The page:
Luckily now we have something that we didn’t have “back in my day”.  The internet.  And that means instant access to sites like You Tube, and even the sites for MTV and VH-1 where you can actually chose what you want to see (like music videos!!).  And if you have expanded cable TV packages, you also get channels like MTV2 and VH-1 Classic (among others) that tend to play mostly videos.  So even if CEO’s MTV and VH-1 aren’t playing the videos, at least their Regional Managers are doing their part to bring the video back to us.

I’m dedicating this one to you, MTV.

And recently I’ve discovered an awesome new app for my iPad called Vevo, which is just like Pandora Radio with its playlists, but instead of just songs you get music videos.  For instance, I just told my brother (also a music video fan) that this morning I typed in Paula Abdul and got a totally awesome early ’90s dance song video playlist that included Adbul’s “Forever Your Girl”, Martika’s “More Than You Know”, and Jody Watley’s “Real Love” (and then I had to go to work).

The playlists also show you what videos are coming up, and you can actually skip ahead to certain ones if you so chose.  The app has thousands of artists to chose from, even people like Amanda Palmer (who my husband and I spent most of last Saturday night watching live perfomances of via Vevo), and it seems the videos are never-ending.

The golden era of MTV may be over, but if you look in the right places, you can still get your music video kicks – and now complete with INSTANT GRATIFICATION.  No more sitting around all way waiting for the “Hangin’ Tough” video to come on (that was a very long day).

So here’s to another 30 years of MTV – er, other music video outlets (ovmo?)!

Here’s to OMVO!

And just for fun…here are some other music videos that have stuck in my head over the years…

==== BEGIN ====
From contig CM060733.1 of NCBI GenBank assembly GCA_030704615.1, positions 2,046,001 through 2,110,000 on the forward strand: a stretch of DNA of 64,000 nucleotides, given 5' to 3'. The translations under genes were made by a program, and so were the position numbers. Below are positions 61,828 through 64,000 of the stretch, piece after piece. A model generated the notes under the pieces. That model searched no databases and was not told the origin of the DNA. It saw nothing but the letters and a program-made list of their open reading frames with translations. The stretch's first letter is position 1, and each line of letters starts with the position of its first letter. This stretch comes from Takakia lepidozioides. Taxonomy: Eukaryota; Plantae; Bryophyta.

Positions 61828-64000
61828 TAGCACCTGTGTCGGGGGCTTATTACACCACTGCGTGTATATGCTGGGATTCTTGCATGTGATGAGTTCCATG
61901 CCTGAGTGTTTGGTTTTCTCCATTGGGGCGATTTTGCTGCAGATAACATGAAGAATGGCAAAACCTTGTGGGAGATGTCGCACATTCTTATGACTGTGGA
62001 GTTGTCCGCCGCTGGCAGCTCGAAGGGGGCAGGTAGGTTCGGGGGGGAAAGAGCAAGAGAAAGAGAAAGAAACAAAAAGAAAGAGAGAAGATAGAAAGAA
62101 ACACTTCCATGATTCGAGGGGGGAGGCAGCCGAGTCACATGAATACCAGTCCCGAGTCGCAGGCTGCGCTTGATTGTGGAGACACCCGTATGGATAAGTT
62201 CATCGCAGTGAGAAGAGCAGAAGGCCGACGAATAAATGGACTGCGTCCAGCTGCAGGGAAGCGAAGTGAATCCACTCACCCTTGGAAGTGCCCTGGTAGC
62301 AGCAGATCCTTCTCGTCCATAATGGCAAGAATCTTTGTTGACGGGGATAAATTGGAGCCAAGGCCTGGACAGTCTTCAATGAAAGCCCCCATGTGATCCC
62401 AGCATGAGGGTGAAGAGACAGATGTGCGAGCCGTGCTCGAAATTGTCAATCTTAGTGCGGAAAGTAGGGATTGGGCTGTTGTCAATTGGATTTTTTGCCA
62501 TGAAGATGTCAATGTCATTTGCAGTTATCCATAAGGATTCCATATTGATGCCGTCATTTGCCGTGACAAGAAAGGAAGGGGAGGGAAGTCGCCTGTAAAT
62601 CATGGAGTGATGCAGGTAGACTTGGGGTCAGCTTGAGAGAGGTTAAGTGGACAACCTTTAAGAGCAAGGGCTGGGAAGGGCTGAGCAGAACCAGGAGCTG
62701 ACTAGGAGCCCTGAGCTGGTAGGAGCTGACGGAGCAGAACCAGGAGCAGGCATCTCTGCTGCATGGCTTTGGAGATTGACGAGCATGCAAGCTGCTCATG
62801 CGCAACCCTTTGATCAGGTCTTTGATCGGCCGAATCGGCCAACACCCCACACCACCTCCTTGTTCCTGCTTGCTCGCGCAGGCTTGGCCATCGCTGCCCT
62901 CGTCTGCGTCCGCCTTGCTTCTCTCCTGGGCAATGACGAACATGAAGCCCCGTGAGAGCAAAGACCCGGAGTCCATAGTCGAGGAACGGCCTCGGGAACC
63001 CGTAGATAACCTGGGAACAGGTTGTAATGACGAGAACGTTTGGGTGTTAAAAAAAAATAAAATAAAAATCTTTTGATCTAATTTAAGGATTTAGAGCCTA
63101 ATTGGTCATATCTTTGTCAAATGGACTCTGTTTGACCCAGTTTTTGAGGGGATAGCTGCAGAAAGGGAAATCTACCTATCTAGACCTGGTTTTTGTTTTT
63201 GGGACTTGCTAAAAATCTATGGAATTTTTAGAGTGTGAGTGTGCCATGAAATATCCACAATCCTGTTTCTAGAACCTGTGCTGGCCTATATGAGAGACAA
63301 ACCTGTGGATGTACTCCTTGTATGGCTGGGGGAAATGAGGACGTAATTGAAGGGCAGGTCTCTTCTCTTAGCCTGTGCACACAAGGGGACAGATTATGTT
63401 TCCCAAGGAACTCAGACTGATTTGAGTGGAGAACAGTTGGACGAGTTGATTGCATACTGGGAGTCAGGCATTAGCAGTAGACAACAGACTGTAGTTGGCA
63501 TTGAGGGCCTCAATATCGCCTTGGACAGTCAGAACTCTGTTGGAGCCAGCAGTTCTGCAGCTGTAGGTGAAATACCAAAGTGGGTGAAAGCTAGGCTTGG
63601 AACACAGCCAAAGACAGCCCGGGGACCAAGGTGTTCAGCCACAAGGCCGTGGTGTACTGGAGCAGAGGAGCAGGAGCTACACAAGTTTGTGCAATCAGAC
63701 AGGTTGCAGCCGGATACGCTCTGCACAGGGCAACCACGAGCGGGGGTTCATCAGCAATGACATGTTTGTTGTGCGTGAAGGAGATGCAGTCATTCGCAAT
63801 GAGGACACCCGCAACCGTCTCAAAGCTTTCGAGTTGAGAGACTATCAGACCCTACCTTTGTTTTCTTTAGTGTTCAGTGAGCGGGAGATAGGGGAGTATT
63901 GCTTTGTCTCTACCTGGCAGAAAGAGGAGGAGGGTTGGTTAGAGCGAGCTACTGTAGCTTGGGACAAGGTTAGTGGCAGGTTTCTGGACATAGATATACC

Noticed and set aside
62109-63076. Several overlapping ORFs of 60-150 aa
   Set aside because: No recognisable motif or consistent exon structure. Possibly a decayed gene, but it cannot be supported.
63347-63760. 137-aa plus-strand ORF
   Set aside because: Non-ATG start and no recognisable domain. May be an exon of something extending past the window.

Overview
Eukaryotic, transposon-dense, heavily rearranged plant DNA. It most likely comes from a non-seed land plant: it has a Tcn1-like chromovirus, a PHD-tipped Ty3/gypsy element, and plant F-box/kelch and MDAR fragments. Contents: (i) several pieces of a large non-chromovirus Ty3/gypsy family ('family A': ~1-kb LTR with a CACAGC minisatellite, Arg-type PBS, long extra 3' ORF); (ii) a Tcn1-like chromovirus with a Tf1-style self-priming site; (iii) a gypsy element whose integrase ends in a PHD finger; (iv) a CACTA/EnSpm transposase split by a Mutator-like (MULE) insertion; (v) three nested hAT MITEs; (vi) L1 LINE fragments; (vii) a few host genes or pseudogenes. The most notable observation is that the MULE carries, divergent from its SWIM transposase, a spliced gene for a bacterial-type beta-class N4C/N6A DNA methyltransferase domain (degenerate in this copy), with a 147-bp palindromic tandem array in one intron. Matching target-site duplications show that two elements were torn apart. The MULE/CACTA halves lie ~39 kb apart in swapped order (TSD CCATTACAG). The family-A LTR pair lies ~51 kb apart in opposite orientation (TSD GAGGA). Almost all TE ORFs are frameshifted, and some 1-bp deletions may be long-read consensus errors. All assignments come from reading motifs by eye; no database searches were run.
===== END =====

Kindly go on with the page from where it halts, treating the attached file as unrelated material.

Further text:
• “November Rain” – Guns ‘n’ Roses (the church!)
  • “Jeremy” – Pearl Jam (the boy!)
  • “Smooth Criminal” – Michael Jackson (the lean!)
  • “Rush, Rush” – Paula Abdul (the Keanu!)
  • “Baby, One More Time” – Britney Spears (the dance!)
  • “Janie’s Got a Gun” – Aerosmith (the crime!)
  • “Enter Sandman” – Metallica (the head-banging!)
  • “Cradle of Love” – Billy Idol (the apartment!)
  • “Nothing Compares 2 U” – Sinead O’Connor (the face!)

…and so much more.

Posted in Listening to Music

From Beginning to End

Do you remember how before the birth of iTunes you would buy a CD from a store?  And do you remember how when you would listen to it you would skip some of the songs?  And now that we have iTunes, do you buy single songs rather than whole albums?  Because why buy the whole album when you’re going to skip a quarter of the songs?

Well, my friends, I’m here to say that while you’re not alone, there does exist in this world certain albums that can be listened to straight through.  From beginning to end.  No skipping.  I’m serious!  Just hear me out.

I have LOADS of albums on my iTunes.  Thousands.  But I can’t listen to the majority of them in their entirety because there’s always a couple that I have to skip – not really because I don’t like the song, but because the song doesn’t tend to click with me.  You know what songs I’m talking about.

But I was able to compile a list of albums that I can start from track number one and play the entire way through without having to press the forward button.  I’m sure these are particular to me, and I’m sure you have your own beginning to end albums.  If you do, I’d love to know what they are.  So PLEASE.  Comment.

There are some exceptions to the list: no soundtrack albums (that’s for another time), film scores (that’s already been discussed), or greatest hits albums (that’s cheating).  Everything else is fair game.

Here are mine in random order… (and no making fun, please.  I like what I like because I like it.)

Maroon 5 – “Songs About Jane” (2002)

I didn’t expect to like Maroon 5 when they first hit the scene with the song “This Love” back in 2004, but after downloading the album shortly after I found myself listening to it all the time.  And what surprised me was that I was listening to every song – all twelve tracks – on the album, loving each one because to me they all stood out.  Maroon 5 managed to create a different-sounding kind of music that no one could really define.  Is it pop?  Rock?  Who cares, it’s great.

Start with These:

  1. “Harder to Breathe” (Track #1)
  2. “This Love” (Track #2)
  3. “Sunday Morning” (Track #8)

But listen to them all because they’re all awesome.

Mandy Moore – “Coverage” (2003)

Before 2003, Mandy Moore was known as just another blonde pop singer, always lumped into the same pack as Britney Spears, Christina Aguilera, and Jessica Simpson.  But after four years of being overshadowed by her peers, Moore decided to branch off in a different direction and record the album “Coverage”, which is an album of covers of songs from the 1970s and 1980s.  And we’re talking obscure songs from those decades.  Even I had only heard of a few of them.  But it paid off, because Moore finally discovered her nitch, the thing that separates her from the rest.